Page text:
Virtual IEP's

Virtual IEP's
man at his computer in a virtual meeting

Virtual IEP's

November 2020 | Issue #19

The last few months have presented many challenges for educators as they have transitioned to delivering instruction in a virtual and or hybrid model during distance learning as a result of COVID-19. For many teachers and administrators these changes have also resulted in conducting virtual Individualized Educational Program (IEP) meetings.

Whenever individuals come together, there is the potential for miscommunication due to lack of understanding, misconceptions, not reading social or body cues appropriately, etc. Virtual types of meetings can exponentially increase the chances of encountering miscommunication. Maintaining effective communication in a virtual meeting world is possible. Effective communication is about understanding the person and emotion behind the information being shared. When we are engaged in effective communication not only do we have to be clear in our message, we need to listen to gain the full meaning of what is being said, all while making the other person feel they have been heard.

Effective communication encompasses verbal, nonverbal, and listening skills. Our verbal communication should be succinct, clear, and free from jargon to increase the engagement of our audience. Non-verbal communication accounts for 55% of all communication. The main ways we communicate emotions are through facial expressions (the eyes and mouth are very expressive), and postures and gestures. Our body postures can create a feeling of warmth and openness, or cold rejection, as when one is not facing the camera or sitting with arms crossed. Effective listening skills involve remaining silent as others speak, rephrasing what the speaker has just stated, and summarizing in your own words for clarification and to reassure the speaker that what they stated has been heard.

It is critical that in all our communication we strive to send consistent verbal and nonverbal messages. We can demonstrate active communication by giving full physical attention to the speaker, leaning gently towards the speaker or facing the camera, maintaining an open posture with arms uncrossed, maintaining an appropriate distance between us and the speaker (situate your camera at a prudent distance), moving our bodies in response to the speaker (head nodding, facial expressions). In all, remember, always be polite, professional, and respectful.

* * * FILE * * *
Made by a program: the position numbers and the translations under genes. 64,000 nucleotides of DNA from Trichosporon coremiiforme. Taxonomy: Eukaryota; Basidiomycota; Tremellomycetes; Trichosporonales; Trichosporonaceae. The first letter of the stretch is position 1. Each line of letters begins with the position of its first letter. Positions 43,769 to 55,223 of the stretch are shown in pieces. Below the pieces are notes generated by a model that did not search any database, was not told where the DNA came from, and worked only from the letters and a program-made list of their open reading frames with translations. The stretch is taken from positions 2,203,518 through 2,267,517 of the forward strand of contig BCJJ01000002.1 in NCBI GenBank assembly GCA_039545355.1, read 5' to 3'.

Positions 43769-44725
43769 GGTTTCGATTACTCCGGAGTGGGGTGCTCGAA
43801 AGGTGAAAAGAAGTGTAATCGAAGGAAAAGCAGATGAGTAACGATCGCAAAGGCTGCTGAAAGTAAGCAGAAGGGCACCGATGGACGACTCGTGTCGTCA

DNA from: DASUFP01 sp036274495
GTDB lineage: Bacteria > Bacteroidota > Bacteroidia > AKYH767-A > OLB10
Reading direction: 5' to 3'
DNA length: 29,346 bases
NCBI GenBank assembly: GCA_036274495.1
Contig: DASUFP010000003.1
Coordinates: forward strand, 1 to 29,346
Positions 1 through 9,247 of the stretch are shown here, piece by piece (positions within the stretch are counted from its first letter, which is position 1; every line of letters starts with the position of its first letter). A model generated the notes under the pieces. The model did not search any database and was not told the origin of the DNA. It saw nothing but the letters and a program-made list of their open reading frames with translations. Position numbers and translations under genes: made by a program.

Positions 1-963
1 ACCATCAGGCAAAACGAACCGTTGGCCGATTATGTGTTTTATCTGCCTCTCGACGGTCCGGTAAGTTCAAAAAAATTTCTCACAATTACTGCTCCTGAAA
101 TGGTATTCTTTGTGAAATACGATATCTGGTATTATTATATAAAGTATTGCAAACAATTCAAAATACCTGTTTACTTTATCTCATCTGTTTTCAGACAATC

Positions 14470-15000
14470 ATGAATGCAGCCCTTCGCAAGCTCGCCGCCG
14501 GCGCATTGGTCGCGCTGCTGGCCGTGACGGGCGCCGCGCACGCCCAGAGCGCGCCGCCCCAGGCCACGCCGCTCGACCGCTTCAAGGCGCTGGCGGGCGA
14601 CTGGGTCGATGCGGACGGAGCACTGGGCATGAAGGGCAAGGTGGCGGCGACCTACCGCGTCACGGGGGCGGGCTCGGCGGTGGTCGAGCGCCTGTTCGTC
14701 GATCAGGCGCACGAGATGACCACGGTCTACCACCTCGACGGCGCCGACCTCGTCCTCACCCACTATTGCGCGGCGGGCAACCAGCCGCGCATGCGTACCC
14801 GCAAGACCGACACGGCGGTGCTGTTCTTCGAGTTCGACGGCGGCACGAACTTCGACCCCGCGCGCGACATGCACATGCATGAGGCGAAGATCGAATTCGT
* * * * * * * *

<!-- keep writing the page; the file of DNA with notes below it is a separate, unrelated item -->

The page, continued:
Some good virtual meeting strategies include: ensuring all are introduced at the start of the meeting, including their role; providing group norms that all can agree to for the meeting; ensuring participants allow wait time when someone speaks; stating name before speaking; actively participating; looking at the camera, unless taking notes; having microphones muted, until it is the participant’s time to speak; taking breaks – Zoom meetings are exhausting!

The following tips can help reduce the opportunities for miscommunication during IEP meetings:

Before Meeting

  • Become familiar with the technology platform and the requirement for successful use prior to the meeting.
  • Login at least 10-15 minutes before the scheduled meeting time to test and troubleshoot any technology issues.
  • Set up a back-up plan in case the technology does not work. What is it?
  • Create your own back-up plan (e.g., print the documents, charge your phone, have the call-in number readily available).
  • Remove distractions and minimize background noise as much as possible.
  • Request interpreters or other supports if needed.
  • If you anticipate any disagreements, develop a plan to address them.

During Meeting

  • Listen closely and wait to share your thoughts and ideas until the current speaker finishes.
  • Stop often and allow enough wait time for questions and feedback.
  • Discuss and agree on the processes for obtaining forms or signatures, if necessary.
  • Confirm the method for delivering a copy of the completed IEP (e.g., mail, e-mail) and the anticipated arrival date.

After Meeting

  • Ensure all necessary documents are distributed to all parties.
  • Offer and seek feedback on the virtual meeting process.
  • Ensure that the IEP is implemented.
  • Continue to share student progress and any concerns with each other.
  • Develop a plan for addressing disagreements.
  • Resolve any conflicts as soon as possible at the local level. Use the dispute resolution option (e.g., IEP facilitation, Informal Alternative Dispute Resolution, etc.) that best fits the situation to address any unresolved conflicts.

Virtual meetings can pose challenges; however, with some simple adjustments we can continue to effectively communicate in a respectful manner that fosters relationships with our team members, parents, and students.